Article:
[PATCH 00/31] VAX: Bring the port up to date (yes, MODE_CC conversion is included)
Maciej W. Rozycki
Thu Nov 26 18:01:31 GMT 2020
On Wed, 25 Nov 2020, Joseph Myers wrote:
> > For the other pieces that are missing perhaps my work I did many years
> > ago to port glibc 2.4 (the last one I was able to cook up without NPTL),
> > and specifically libm within, to the never-upstreamed VAX/Linux target
> > might be useful to complete the effort, as there seems to be an overlap
> > here. That port hasn't been fully verified though and I do not promise
> > doing any work related to it anytime either. The glibc patches continue
> > being available online to download and use under the terms of the GNU GPL
> > for anyone though.
> I think I mentioned before: if you wish to bring a VAX port back to
> current glibc, I think it would make more sense to use software IEEE
> floating point rather than adding new support to glibc for a non-IEEE
> floating-point format.
Right, that would be the path of least resistance (non-FP VAX bits are
obviously limited and boil down to the OS interface and some handwritten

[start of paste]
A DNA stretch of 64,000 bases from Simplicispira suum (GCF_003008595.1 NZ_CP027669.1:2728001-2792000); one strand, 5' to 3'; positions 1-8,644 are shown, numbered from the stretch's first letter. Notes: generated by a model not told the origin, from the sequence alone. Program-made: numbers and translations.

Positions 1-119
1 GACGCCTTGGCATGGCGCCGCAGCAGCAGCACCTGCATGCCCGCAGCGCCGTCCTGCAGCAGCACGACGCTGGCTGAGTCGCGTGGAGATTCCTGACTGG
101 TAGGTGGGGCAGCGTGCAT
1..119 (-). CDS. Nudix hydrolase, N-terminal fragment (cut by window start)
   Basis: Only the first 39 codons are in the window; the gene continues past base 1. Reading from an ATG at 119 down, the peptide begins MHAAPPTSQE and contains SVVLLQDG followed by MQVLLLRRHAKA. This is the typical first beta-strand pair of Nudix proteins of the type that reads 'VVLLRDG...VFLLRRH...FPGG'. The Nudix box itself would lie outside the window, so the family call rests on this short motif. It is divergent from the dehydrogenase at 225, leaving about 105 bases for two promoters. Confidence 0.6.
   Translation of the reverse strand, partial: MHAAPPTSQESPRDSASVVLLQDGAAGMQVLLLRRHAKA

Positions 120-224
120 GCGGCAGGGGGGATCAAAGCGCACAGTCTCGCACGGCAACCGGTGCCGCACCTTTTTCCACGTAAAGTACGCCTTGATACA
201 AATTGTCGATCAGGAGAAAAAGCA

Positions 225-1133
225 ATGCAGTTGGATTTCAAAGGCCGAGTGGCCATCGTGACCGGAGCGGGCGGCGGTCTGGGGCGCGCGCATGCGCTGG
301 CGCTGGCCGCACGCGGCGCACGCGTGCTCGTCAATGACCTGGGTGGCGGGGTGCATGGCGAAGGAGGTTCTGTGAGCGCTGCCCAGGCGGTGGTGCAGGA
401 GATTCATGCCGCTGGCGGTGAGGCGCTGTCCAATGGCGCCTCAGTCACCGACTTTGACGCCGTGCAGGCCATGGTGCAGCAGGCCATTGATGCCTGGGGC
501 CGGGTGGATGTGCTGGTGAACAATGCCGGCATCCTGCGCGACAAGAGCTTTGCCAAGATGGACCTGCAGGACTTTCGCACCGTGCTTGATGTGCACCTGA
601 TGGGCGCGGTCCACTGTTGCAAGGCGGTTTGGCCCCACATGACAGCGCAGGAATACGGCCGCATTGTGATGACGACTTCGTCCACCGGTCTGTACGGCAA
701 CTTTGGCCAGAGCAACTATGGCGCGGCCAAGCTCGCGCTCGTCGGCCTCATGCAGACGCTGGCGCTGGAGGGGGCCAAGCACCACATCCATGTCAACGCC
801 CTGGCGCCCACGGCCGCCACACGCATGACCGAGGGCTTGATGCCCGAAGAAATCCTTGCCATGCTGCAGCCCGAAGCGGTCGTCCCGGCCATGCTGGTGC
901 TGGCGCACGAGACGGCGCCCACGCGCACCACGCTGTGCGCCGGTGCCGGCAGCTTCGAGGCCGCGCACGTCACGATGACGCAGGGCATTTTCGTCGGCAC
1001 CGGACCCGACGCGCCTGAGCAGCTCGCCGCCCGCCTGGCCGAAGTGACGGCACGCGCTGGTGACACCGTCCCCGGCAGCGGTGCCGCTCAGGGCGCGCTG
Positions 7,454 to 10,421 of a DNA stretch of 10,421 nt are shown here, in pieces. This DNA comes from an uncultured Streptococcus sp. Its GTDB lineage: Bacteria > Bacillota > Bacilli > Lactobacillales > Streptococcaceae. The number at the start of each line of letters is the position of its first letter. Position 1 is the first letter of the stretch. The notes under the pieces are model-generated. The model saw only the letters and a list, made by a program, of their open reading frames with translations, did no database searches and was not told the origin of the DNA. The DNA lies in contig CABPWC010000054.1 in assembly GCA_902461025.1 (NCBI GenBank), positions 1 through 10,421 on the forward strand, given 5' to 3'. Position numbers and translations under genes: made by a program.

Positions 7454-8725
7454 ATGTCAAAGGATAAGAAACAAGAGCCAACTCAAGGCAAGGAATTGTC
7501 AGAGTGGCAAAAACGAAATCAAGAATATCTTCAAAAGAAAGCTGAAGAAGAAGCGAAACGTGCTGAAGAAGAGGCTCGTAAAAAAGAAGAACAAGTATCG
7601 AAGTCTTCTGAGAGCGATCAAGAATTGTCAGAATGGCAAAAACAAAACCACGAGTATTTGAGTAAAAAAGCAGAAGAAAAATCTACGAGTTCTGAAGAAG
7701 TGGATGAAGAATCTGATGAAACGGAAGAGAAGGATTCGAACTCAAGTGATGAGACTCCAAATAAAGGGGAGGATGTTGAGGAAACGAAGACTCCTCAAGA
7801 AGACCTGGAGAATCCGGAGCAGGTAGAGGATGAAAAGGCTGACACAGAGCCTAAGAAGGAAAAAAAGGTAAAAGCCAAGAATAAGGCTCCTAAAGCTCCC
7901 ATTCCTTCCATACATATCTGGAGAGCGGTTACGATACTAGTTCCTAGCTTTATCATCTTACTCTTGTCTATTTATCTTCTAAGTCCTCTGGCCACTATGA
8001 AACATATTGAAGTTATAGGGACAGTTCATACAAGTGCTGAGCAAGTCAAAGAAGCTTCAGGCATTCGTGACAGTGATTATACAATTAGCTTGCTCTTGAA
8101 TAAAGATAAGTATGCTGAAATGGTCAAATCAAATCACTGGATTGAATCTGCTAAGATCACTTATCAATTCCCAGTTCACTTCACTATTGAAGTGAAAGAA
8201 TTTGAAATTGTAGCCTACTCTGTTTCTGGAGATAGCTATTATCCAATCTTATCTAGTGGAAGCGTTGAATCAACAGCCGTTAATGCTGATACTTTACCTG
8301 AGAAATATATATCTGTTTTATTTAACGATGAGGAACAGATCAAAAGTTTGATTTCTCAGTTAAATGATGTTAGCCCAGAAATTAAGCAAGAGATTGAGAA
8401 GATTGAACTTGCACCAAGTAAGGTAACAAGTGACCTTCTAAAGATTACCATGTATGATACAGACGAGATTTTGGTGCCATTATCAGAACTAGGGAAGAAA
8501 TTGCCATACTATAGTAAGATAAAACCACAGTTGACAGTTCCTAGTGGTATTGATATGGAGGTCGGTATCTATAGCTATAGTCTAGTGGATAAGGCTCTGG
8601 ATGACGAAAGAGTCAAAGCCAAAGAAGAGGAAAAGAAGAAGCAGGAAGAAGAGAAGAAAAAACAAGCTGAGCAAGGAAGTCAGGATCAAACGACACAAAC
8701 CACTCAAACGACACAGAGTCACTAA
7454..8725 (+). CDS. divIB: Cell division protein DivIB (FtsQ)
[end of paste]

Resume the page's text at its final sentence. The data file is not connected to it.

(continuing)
assembly such as for optimised string ops), and surely the least involving
one maintenance-wise, so perhaps the only acceptable compromise these days
given that VAX is a niche of a niche now.
The kernel part would have to happen first though, and the old effort
became stuck in 2.6 days, so clearly not suitable for upstreaming. Back
in the day I did enough kernel updates to get interrupt handling right,
i.e. the IPL stuff, based on what the Alpha port does, which is really the
same, and then on top of it ptrace(2) support along with a native GDB and
a `gdbserver' port so that I could actually debug the outstanding userland
But that was surely not enough even back then and is even less so now.
FWIW I was able to run single-user `bash' (with `ncurses', etc.) and some
other programs; native GCC crashed as did GDB, due to a bug leading to
stack exhaustion, but `gdbserver' worked along with single-stepping, etc.,
so that was a good starting point.
The VAX/NetBSD port however does use hardware FP in their libm as far as
I can tell, so I guess it would be reasonable for libgfortran to do so as
well. I haven't checked how correct their implementation actually is, but
barring evidence otherwise I would assume they did the right thing.
Without all the NaN/denormal stuff the handling should be much simpler I
believe, though I gather some numeric algorithms do rely on the presence
of denormals to produce reasonable results in some boundary cases. These
would be lost or a different algorithm would have to be chosen for the
respective computations I suppose.
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